As indicated earlier in this report, a small group (18%) of EEPers wished they had accelerated less. All but two of these students had entered the program prior to the implementation of the Transition School, taking university courses and receiving advising by program staff but without systematic academic preparation for the challenge of the university, and without the benefit of a closely bonded peer group. The evaluations of these former EEPers reinforce the need to provide students with compatible peers and to tailor an early entrance program's academic content and advising to the needs of young students so they will not feel lost or overwhelmed as they leap from junior high school to college. Furthermore, students' individual interests need to be taken into account. As one former EEP student wrote, "One mistake I made was taking English and history courses my first full-time year which I did not enjoy and was not mature enough to appreciate: it was not until I started enrolling in scientific classes that I began to enjoy college."

    Whether gifted students choose a course of radical educational acceleration or not, adult and peer support are crucial to their sense of psychosocial well-being. One QUAL, who voluntarily left the Transition School to return to high school and later graduated from the California Institute of Technology, wrote about the necessity for kindred spirits to connect with one another.

      There is a high enough percentage of people like me but only in a few special places do we congregate and express our true natures freely. The rest of the time we wear protective coloration which unfortunately works pretty well on each other as well. For any intelligent person, finding others to play with is of utmost importance. It makes our lives happier and stimulates our minds, voracious for semantic and emotional fulfillment.

    This same student described the critical importance of adults who can serve as role models in bright students' lives:

      I believe that role models are especially important for the gifted adolescent. Much of the time we feel the only thing we've got going for us is our intelligence, when we’d much rather be popular and well-liked. If we can't be liked by our peers, then we need a "professional adult" to like us (and a parent won't do, not for a teenager!), to explain to us and remind us why our peers seem to shun us, and to listen to us and care when we need to talk.

    Several issues should be kept in mind when evaluating the results of this study. All data were derived from a self-report instrument and thus cannot be objectively verified. Although these data are generally quite positive, 39% of former EEPers did not participate in this study, a fact which makes it impossible to generalize these findings to all graduates of the Early Entrance Program. Likewise, the positive responses of the QUAL group may have been biased by the overrepresentation of respondents who voluntarily entered or returned to high school rather than participate in the Early Entrance Program. No significant differences were observed, however, between the responses of those who had been asked to leave and those who chose not to enter.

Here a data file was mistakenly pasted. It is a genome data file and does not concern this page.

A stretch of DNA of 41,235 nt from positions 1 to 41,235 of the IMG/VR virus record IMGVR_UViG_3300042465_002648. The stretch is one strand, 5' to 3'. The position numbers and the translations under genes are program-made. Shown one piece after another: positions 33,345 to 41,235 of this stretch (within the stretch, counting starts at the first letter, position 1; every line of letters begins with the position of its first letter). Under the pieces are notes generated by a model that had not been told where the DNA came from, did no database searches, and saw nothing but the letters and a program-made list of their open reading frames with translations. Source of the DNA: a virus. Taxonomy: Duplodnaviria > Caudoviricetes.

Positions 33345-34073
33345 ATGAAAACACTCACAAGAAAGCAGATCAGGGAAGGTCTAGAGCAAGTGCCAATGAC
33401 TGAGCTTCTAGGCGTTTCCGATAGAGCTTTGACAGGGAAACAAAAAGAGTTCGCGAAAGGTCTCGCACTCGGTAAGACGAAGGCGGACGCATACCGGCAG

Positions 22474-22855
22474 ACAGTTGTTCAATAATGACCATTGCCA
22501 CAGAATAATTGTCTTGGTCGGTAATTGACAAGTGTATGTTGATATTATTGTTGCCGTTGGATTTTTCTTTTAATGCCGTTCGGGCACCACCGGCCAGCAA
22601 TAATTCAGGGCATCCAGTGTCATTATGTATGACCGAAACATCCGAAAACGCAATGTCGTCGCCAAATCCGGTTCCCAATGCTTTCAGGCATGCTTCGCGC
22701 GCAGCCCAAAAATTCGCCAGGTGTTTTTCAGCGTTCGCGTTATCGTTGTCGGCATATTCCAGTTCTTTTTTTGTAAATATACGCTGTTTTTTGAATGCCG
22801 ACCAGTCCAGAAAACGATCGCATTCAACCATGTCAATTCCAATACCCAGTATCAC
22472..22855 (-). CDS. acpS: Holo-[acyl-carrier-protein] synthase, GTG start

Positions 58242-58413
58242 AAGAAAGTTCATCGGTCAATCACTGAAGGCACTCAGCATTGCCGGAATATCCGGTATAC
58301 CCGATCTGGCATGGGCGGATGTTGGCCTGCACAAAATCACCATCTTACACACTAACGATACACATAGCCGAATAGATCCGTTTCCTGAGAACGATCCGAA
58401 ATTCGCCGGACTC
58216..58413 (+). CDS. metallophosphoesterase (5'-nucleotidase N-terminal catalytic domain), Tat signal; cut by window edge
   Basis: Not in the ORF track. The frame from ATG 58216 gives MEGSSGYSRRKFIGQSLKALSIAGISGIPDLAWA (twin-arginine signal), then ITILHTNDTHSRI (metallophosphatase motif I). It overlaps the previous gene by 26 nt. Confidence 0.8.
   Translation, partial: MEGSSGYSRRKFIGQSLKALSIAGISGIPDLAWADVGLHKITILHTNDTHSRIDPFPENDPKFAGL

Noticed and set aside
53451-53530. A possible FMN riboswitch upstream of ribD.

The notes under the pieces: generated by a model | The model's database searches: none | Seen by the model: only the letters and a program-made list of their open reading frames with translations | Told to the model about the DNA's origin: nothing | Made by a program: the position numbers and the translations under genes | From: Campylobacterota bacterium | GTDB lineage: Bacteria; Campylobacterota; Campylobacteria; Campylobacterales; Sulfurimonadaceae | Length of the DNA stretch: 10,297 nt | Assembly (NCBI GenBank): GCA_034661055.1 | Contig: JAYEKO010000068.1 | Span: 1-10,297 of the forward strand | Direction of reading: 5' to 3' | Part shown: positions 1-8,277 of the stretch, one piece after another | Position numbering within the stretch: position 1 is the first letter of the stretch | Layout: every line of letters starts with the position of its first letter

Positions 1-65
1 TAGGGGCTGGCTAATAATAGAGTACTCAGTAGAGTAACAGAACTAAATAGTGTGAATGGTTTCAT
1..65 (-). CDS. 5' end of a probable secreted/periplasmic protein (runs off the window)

Several intriguing questions were raised by this study which the data do not permit us to answer at this time. For example, why do the educational aspirations of the NATS appear to be much lower than those of either the EEPers' or the QUALS'? Is there any way to more accurately predict which students could profit from early college entrance and which students find high school a more appropriate option? Family functioning may be as important to successful early entrance as are motivation and intellectual potential, but this is a difficult issue to assess. Although the data from this study shed no light on this issue, comments from a few respondents have convinced us to add a family survey to our admissions procedure to understand more fully the relationship between family dynamics and successful early entrance.

    Finally, follow-up studies are very difficult to design and to execute. One problem with which we wrestled was creating an instrument that potential participants would be willing to complete. We elected to tailor the majority of the items to the Likert scale so that individuals could complete the instrument within 20 to 30 minutes, hoping in this way to maximize the response rate. While we were pleased that the response rate surpassed the 50% mark for all three groups, we wish that we had added more open-ended questions. Some respondents objected that some of the items were too simplistic: we agree, and will modify future instruments to obtain more descriptive information. In addition, we will attempt to interview a sizable proportion of respondents in future studies to enrich our understanding of the accelerative decision-making process and experience.